Thought du jour - 06.09.10


"I don't mind UFO's and ghost stories, it's just that I tend to give value to the storyteller rather than to the story itself." - Robert Stack

Sunday, September 05, 2010

Jerome Clark - Subjectivity in Anomalous Experiences

Jerry Clark is one of the few UFO / paranormal researchers that I truly respect - which is not the same thing as saying that I always agree with him, of course. His UFO Encyclopedia is one of the most important works with respect to the UFO Phenomenon, and should be on the bookshelf of anyone who claims to take a serious interest in the subject.

At the 2008 Dinsdale Award lecture, Jerry gave on the subject of "Subjectivity in Anomalous Experience".

The abstract:

The long debate about the existence or nonexistence of extraordinary phenomena, from supernatural entities and fantastic monsters to mystery airships and UFOs, has long been predicated on an unexamined literalism. Either these things exist, it is presumed, or they are the products of error and deception. To a degree, this is a defensible approach. Beyond that, however, the frame of reference is woefully inadequate, failing to explain vividly felt encounters with otherworldly beings and beasts which over all of history human beings have experienced, even as no compelling evidence of their presence in consensus reality has ever emerged. Clark’s lecture discusses anomalous events vs. experience anomalies, which – though epistemologically unrelated –have a curiously parasitic relationship, and calls for a radical new understanding of the strange occurrences that have plagued, infuriated and fascinated human beings at all times and places.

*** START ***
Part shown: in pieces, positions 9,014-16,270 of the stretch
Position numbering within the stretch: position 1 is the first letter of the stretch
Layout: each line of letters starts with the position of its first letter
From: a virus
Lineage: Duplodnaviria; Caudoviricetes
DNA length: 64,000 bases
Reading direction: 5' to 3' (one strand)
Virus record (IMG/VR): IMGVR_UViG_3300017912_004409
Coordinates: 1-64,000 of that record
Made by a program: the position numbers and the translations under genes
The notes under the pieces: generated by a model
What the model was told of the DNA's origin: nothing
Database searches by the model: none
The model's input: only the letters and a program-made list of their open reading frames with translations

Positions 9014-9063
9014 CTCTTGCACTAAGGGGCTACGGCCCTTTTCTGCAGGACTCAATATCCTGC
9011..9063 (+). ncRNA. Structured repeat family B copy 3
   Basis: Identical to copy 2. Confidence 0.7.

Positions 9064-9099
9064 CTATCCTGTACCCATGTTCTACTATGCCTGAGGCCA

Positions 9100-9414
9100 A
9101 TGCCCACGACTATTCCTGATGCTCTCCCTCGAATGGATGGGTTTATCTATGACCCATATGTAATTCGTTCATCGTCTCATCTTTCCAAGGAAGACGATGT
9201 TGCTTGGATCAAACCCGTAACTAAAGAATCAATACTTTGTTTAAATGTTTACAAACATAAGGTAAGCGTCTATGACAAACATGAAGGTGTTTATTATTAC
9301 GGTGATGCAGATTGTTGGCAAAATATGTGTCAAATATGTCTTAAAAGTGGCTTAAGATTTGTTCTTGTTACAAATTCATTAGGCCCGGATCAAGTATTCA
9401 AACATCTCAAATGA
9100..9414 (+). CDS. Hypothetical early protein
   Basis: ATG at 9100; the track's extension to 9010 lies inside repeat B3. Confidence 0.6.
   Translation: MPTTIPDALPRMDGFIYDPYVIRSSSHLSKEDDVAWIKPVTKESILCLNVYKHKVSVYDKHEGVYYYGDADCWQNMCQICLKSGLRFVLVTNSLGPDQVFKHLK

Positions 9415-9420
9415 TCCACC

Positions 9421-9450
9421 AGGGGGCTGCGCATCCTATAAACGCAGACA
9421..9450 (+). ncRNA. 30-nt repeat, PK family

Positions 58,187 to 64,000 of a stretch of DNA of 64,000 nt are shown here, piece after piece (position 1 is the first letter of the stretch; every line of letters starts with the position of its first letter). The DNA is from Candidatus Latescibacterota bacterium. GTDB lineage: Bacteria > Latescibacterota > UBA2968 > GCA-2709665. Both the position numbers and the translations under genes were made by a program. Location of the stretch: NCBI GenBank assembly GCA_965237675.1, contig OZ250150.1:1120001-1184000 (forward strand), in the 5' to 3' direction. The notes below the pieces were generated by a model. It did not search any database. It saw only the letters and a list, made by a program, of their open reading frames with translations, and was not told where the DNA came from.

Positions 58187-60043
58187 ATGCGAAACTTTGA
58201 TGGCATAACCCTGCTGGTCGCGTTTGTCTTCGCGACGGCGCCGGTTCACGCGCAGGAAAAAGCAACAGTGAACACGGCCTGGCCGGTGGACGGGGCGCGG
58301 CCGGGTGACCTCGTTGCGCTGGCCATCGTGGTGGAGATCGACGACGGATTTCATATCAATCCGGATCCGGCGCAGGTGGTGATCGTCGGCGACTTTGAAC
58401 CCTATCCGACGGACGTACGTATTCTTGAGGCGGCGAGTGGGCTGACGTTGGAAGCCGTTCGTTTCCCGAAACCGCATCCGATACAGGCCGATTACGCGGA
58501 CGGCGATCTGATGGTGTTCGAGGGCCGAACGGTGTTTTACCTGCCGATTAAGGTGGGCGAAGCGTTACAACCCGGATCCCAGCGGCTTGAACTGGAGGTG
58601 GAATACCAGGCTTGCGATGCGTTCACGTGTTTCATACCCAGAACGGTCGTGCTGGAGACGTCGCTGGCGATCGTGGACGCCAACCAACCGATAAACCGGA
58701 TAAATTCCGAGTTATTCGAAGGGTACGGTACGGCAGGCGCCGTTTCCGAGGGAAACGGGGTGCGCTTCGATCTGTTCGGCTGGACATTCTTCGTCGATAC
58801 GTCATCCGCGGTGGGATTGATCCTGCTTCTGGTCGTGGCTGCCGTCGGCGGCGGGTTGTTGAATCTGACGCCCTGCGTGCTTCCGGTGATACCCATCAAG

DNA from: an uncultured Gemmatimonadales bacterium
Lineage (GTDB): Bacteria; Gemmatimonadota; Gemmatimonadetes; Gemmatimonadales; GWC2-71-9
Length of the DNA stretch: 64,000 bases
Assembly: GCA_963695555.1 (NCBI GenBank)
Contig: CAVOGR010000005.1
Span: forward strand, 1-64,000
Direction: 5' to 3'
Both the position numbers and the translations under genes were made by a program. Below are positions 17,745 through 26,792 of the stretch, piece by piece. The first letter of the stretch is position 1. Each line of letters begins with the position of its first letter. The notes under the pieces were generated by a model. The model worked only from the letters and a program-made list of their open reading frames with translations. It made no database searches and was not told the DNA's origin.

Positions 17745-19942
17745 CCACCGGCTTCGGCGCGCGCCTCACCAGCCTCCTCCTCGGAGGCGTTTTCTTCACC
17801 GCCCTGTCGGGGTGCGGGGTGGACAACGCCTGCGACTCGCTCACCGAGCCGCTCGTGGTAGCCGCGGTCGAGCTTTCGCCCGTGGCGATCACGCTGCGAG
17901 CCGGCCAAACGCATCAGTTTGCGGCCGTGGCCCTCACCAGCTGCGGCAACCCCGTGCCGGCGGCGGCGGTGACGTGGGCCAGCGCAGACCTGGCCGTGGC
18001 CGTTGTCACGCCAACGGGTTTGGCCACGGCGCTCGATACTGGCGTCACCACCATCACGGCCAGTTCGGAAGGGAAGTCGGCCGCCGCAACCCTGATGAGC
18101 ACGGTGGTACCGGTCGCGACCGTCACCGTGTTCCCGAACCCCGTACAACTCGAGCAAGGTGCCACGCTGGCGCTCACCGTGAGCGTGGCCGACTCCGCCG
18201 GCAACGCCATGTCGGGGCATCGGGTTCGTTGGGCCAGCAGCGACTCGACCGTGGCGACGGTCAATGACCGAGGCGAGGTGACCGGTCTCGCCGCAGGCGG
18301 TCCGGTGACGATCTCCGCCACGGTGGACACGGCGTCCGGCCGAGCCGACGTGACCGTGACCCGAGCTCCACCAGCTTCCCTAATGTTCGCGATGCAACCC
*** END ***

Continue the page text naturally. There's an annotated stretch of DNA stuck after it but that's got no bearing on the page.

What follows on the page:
Well worth watching by anyone interested in paranormal research.

Paul Kimball